SELECT AVG(column1) AS column1, AVG(column2) AS column2 FROM table1 t1
JOIN table2 t2 ON t2.id = t1.tabel2_id
GROUP BY YEAR(t2.datetime_field)

Rather than using this sql in ActiveRecord via find_by_sql, I figured I’d make it pretty and use the built in find method. Here is what I came up with:

Table1.find(:all, :select => 't2_id, AVG(column1) as column1, AVG(column2) as column2', :joins => :t2, :group => 'YEAR(t2.datetime_field)')

The :select option allows you to define the attributes you want returned with the AR object. I’m using MySQL to do the averaging of the data via the AVG function. I would normally use the :include option for joins, but I couldn’t get it to work with this query, so the :joins option seemed to work well by passing it the association definition from the model. The :group option simply works the same as the SQL group by. Just pass it a sql fragment, in my case just the year field portion of the datetime field.

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Passing around arguments in rake tasks

April 03rd, 2009 | Category: Development,Rails

So I had the need to pass arguments from one rake task to another.  This is easy to do from the command line, but gets a bit tricking when its being called from within another rake task.  So here is the task that is being called:

  1 namespace :database do
  2   desc %{Dump DB to create restore data in case of error}
  3   task :dump, :tables, :needs  => [:setup] do |t, args|
  4     filename = "#{DB_NAME}#{'-'+args.tables.values.join('-') unless args.tables.nil?}-#{DB_DUMP_TIME}.sql.gz"
  5     puts "Dumping the database to '#{filename}'"
  6 
  7     cmd = ""
  8     cmd << "echo 'SET AUTOCOMMIT=0;'|gzip> #{filename};"
  9     cmd << "echo 'SET FOREIGN_KEY_CHECKS=0;'|gzip>> #{filename};"
 10     cmd << "mysqldump -u #{DB_USER} -p'#{DB_PASSWORD}' "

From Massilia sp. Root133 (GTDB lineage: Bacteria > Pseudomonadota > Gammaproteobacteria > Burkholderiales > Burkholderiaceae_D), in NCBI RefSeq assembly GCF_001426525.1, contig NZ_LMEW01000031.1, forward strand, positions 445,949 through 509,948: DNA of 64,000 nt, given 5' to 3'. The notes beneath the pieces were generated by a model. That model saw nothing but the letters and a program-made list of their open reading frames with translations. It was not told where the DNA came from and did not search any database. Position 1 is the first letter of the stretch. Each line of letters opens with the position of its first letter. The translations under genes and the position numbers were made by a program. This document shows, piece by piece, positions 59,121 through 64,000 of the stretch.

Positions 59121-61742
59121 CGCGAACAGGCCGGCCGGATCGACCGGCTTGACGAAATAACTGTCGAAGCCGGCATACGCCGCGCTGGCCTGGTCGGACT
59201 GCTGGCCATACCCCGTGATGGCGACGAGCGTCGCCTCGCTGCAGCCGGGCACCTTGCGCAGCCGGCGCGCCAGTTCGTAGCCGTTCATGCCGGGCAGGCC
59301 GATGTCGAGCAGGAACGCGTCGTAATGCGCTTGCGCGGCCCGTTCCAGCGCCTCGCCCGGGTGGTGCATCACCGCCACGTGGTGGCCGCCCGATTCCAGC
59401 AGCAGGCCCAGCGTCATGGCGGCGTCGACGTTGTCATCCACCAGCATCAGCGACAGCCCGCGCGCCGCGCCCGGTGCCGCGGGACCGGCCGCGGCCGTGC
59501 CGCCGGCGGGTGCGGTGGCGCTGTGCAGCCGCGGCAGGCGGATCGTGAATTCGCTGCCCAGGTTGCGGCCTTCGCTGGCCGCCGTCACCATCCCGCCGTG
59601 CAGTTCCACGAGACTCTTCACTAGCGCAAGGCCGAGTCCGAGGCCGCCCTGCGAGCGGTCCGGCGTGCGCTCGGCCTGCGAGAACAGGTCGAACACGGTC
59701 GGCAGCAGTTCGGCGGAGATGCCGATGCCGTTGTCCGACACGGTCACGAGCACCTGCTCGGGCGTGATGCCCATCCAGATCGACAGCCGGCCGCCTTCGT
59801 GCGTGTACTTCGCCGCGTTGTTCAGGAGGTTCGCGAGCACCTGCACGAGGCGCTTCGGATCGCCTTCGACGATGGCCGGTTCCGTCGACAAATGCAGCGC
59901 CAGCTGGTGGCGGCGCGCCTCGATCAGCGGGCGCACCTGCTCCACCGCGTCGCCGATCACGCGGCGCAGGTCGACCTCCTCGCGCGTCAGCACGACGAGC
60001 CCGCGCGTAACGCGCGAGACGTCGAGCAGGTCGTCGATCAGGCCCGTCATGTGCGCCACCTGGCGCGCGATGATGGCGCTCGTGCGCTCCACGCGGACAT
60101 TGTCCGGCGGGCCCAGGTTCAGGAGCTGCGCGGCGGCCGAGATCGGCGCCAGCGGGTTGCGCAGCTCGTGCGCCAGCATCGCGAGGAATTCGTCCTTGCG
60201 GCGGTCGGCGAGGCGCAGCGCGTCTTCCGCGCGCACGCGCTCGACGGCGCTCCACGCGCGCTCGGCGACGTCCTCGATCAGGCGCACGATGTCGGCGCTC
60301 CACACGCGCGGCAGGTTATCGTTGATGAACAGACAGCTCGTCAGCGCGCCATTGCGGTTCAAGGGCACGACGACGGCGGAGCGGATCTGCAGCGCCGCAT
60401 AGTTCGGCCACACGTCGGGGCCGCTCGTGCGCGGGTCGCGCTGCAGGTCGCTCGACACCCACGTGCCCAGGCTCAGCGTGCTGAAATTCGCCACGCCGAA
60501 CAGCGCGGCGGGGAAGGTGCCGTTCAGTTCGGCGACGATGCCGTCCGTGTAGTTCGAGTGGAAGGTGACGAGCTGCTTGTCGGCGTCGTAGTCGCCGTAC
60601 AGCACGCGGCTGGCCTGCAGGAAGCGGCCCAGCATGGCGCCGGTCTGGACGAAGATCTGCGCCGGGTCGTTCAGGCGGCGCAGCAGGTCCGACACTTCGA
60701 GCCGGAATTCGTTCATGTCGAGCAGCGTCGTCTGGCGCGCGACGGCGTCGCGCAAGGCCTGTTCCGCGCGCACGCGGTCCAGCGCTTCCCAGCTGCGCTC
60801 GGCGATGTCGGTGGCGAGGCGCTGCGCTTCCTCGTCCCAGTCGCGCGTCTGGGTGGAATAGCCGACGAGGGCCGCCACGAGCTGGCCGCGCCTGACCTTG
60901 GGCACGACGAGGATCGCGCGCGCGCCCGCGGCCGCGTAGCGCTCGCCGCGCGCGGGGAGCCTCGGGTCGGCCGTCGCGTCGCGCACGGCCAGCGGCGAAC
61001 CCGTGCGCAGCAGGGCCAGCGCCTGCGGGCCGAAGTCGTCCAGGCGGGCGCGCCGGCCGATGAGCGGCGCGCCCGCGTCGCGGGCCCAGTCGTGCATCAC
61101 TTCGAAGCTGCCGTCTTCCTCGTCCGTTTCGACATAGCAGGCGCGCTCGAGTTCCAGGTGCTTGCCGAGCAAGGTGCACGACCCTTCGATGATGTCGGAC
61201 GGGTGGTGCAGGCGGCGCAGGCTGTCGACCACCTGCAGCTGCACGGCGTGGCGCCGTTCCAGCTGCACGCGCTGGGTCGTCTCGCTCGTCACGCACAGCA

11     cmd << "-h #{DB_HOST} #{DB_NAME} "
 12     cmd << "--tables #{args.tables.values.join(' ')} " unless args.tables.nil?
 13     cmd << "|gzip>> #{filename};"
 14     cmd << "echo 'SET FOREIGN_KEY_CHECKS=1;'|gzip>> #{filename};"
 15     cmd << "echo 'COMMIT;'|gzip>> #{filename};"
 16     cmd << "echo 'SET AUTOCOMMIT=1;'|gzip>> #{filename};"
 17 
 18     if system(cmd)
 19       puts "Successfully ran databse:dump to restore run:"
 20       puts "rake database:reload DB_DUMP_TIME='#{DB_DUMP_TIME}'"
 21     else
 22       puts "rake database:dump was unsuccessful"
 23     end
 24   end

So this task is used to dump the database for our app. I added the ability to pass in an optional hash to allow it to only dump the specified tables. Here are the important lines to note.

task :dump, :tables, :needs  => [:setup] do |t, args|

The “tables” argument specifies what arguments are being passed in. The “t” and “args” block defines the task and the arguments. Your “tables” hash is now available through “args” values.

Now when I call this task from within another rake task, I can do something like this.

tables = {:table1 => 'users', :table2 => 'roles'}
Rake::Task["database:dump"].invoke(tables)

Note, I define the hash outside of the invoke because it is used by two other tasks, but it could be directly passed to the task as an argument.

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Rails, Time Zones, and Scheduling

November 06th, 2008 | Category: Development,Rails

The time zone support in rails has vastly improved since the integrated TZInfo into Rails 2.1. However if you have any scheduled tasks stored in your DB, you’ll notice it quickly breaks down. Here is a short and sweet explanation:
I have an app that delivers system notification to users at a specified time they set. I have a field in my “reminders” table called “deliver_at” which is a datetime field. The data is stored as a UTC timestamp. Everything works as expected until daylight savings time, or the user changes their time zone. This is because the “deliver_at” timestamp has no context of what offset was used when the record was created. So when daylight saving rolls around your messages are now delivered an hour off. Or if the user moves to a new timezone, it will be off by x hours. Here is the solution I came up with.
I added a field to the “reminders” table called “offset”.

add_column :reminders, :offset, :decimal, :precision =>; 4, :scale => 2, :null =>; false, :default => 0.0

This field is recorded when the record is first created. You can override the attribute using write_attribute and read_attribute, but I was already doing a seporate update call, so I just stuck it there. *Important, make sure you are setting the Time Zone on login.

self.update_attributes!(:delivered_at => Time.zone.now, :next_reminder_at => date, :offset => user_utc_offset)

Here is my user_utc_offset method:

def user_utc_offset
    TimeZone[self.user.timezone].utc_offset.to_f / 1.hour.to_f
end

I’m using floats because not all the offsets are whole numbers. Same reason I used a decimal field in the DB. Then when I calculate my next reminder delivery, I basically do this: